Dianne Marshall’s parents, Burnett Selwin and Thelma Lois (Little) Lindsey worked at Standard Coosa Thatcher. Dianne said her parents had strong work ethics and created inaudible Lindsey beautitudes. Some were: “having a belief in God, the Good Book, Bible was a core teaching; to be dependable, responsible, possess a positive attitude no matter what, be adaptable (have a servant’s heart), honest, integrity . . . be self-motivated and have confidence.

Two of the most important persons in Amy Pike’s life have been her mother, Cynthia Baker, and her grandmother, the late Patricia Gillespie. They were teachers. Their love of their jobs rubbed off on young Amy. When she graduated from Piedmont High in 1999, she enrolled at Jacksonville State University where she earned her degree in elementary education.

Crissy Werner received a degree in public relations from Jacksonville State University and worked for the American Red Cross for 10 years. As account manager, she covered 10 counties. Her responsibilities included conducting blood drives, marketing and educating blood donors. After her second child was born, she decided to be a stay-at-home mom.

Erica Jones has owned her own business for going on four years. She’s 24 and is happy she made the decision to purchase Heavenly Hair Designs, located at 111 East Alabama St., from the former owner. Everything is going well, she said. She has her regular customers as well as many who are first-time customers.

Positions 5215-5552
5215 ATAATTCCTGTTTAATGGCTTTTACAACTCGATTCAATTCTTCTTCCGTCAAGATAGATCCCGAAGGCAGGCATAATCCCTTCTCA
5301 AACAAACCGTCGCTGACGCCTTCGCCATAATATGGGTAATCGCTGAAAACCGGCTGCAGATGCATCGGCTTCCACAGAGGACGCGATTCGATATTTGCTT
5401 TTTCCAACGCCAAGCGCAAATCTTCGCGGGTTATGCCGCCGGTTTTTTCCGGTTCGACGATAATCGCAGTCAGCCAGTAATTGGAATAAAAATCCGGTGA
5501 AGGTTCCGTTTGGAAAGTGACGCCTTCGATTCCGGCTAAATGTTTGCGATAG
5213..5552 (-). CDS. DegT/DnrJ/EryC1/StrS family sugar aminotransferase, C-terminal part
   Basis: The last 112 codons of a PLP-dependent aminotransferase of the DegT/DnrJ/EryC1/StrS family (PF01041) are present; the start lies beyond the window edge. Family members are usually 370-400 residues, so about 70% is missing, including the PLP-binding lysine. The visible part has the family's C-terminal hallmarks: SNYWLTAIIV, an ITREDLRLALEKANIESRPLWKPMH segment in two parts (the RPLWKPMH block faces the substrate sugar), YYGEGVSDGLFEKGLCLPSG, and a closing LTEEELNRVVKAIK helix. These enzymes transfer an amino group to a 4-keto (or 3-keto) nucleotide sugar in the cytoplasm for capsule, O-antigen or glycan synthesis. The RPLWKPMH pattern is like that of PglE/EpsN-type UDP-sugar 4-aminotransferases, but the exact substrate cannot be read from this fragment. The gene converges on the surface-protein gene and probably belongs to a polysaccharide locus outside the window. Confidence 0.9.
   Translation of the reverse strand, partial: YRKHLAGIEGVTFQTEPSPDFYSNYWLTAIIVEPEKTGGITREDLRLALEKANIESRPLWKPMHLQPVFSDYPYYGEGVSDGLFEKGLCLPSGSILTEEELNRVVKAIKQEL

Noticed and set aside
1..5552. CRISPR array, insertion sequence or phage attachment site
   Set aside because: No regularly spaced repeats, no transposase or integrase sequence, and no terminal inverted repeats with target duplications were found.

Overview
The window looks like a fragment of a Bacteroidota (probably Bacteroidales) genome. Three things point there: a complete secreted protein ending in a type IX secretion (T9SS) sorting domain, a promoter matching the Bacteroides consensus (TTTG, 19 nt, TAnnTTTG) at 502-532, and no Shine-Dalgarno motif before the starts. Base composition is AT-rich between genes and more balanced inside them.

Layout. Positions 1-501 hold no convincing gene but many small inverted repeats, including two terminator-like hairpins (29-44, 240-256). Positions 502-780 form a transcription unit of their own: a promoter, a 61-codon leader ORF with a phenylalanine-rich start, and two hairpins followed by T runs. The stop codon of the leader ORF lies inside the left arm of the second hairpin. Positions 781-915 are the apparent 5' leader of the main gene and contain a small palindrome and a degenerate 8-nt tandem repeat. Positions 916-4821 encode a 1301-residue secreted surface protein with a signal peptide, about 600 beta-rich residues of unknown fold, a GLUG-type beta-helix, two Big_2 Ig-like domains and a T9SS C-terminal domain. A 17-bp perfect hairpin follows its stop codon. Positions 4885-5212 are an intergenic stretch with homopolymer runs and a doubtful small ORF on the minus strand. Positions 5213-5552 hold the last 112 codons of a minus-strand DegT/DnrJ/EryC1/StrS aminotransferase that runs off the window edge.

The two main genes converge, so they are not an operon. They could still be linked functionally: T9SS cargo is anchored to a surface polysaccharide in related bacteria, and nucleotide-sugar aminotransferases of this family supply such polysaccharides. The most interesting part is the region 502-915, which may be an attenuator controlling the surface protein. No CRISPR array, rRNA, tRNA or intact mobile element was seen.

Ruth Cheatwood worked at a number of jobs until she was hired as an administrative support assistant at the Wildlife and Fresh Water Fisheries office on Alabama 21 between Jacksonville and Piedmont in 2005. Her supervisor is Capt. Jim Kirkland.

Cathy Hulsey was working at Jacksonville State University when she met her husband, Travis. She worked in the business office with Carolyn Andrews and Jennifer Craven in 1985. At that time, Travis was working for a local CPA accounting firm that was auditing JSU. They were introduced near her work station.

Sandy Phillips of is a member of a sorority that no longer exists. She worked as a telephone operator in Oregon, Ill., for a number of years. She remembers sitting and facing a switchboard that held 12 sets of cords. She had to know which cord went where so she wouldn’t unplug someone. Operators used one cord to answer the phone with and other to dial out. She used the eraser end of her pencil to dial numbers on a rotary device.